Volume 375, Number 1, August III 2001
|Page(s)||25 - 29|
|Section||Cosmology (including clusters of galaxies)|
|Published online||15 August 2001|
The Ly-edge paradox and the need for obscured QSOs
Osservatorio Astrofisico di Arcetri, Largo E. Fermi 5, 50125 Firenze, Italy
2 Physics Department, University of California, Santa Barbara, CA 93106, USA
Corresponding author: R. Maiolino, firstname.lastname@example.org
Accepted: 1 June 2001
Based on the most recent QSO ultraviolet spectra, the covering factor of the clouds of the Broad Line Region (BLR) is about 30% , or larger. This value would imply that in at least 30% of the QSOs our line of sight crosses one, or more, BLR clouds and, in the latter case, the UV spectrum should show a sharp Ly-edge in absorption. This Ly-edge in absorption is never observed. This paradox is solved if, as suggested by various authors, the BLR is flattened and the dusty gas in the outer parts, on the same plane, prevents the observation along the lines of sight passing through the BLR clouds. The objects observed edge-on (with respect to the flattened BLR) would be classified as obscured QSOs or, within the framework of the unified model, type 2 QSOs. The covering factor of the BLR constrains the fraction of obscured QSOs to be QSO2/QSO1 > 0.5. This lower limit is already high with respect to the number of candidate type 2 QSOs claimed so far. We discuss this constraint in relation to recent AGN surveys.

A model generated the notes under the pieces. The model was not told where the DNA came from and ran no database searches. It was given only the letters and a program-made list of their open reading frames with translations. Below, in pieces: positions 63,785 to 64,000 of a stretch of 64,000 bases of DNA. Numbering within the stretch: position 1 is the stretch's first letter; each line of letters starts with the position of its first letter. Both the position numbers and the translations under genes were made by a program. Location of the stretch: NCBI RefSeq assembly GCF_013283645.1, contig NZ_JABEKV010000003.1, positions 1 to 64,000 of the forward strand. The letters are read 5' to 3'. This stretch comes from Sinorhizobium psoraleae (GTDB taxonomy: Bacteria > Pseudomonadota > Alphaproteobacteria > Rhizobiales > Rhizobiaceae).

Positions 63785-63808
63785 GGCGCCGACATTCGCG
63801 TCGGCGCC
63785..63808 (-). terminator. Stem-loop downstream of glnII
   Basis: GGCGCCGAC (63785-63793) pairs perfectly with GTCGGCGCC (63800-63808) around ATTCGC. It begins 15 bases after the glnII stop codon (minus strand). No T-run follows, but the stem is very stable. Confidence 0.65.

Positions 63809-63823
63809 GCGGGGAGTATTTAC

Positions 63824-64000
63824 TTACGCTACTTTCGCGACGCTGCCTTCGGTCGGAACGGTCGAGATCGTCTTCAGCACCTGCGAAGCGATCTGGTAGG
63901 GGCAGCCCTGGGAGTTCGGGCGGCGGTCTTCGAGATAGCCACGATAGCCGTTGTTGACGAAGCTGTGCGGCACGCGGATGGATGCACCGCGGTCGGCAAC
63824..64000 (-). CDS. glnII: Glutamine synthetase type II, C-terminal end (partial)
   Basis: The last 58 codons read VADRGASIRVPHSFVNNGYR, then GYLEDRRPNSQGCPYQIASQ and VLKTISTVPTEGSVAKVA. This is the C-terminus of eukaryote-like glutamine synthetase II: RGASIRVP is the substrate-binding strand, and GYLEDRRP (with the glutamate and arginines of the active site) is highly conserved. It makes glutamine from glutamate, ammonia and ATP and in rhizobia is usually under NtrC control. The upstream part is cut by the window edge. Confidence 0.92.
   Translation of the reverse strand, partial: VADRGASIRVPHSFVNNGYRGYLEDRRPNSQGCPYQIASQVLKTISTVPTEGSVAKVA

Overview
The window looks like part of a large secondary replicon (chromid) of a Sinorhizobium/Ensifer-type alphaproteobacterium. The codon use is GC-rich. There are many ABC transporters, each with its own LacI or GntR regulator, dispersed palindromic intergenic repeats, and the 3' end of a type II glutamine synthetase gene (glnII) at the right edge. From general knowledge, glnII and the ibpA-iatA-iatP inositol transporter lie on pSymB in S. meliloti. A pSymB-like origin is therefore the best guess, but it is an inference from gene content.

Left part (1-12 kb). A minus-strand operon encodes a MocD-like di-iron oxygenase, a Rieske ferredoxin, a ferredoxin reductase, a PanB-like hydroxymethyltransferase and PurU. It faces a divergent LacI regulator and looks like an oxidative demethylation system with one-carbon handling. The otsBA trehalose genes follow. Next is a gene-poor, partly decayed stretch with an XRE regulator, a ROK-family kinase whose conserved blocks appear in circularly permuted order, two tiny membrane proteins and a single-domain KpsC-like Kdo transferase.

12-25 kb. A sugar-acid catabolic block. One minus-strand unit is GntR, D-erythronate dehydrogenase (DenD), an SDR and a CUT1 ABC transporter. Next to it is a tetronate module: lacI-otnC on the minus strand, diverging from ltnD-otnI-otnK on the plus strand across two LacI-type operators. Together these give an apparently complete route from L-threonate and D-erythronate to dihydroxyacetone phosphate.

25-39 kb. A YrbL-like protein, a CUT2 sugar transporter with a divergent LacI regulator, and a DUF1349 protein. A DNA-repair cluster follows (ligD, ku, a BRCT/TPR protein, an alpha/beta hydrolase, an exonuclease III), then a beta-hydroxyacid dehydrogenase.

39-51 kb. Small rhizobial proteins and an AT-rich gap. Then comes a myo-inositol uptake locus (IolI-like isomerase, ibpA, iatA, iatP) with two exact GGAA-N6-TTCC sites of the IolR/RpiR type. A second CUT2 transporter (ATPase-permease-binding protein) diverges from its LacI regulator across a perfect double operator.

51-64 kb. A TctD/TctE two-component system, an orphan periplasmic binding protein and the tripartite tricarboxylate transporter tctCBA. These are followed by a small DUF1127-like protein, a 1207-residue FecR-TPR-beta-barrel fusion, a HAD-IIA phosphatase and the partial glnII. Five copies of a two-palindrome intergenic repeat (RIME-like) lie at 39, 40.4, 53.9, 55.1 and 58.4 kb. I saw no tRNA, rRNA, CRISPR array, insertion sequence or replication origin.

Key words: quasars: general / galaxies: nuclei / ultraviolet: galaxies
© ESO, 2001
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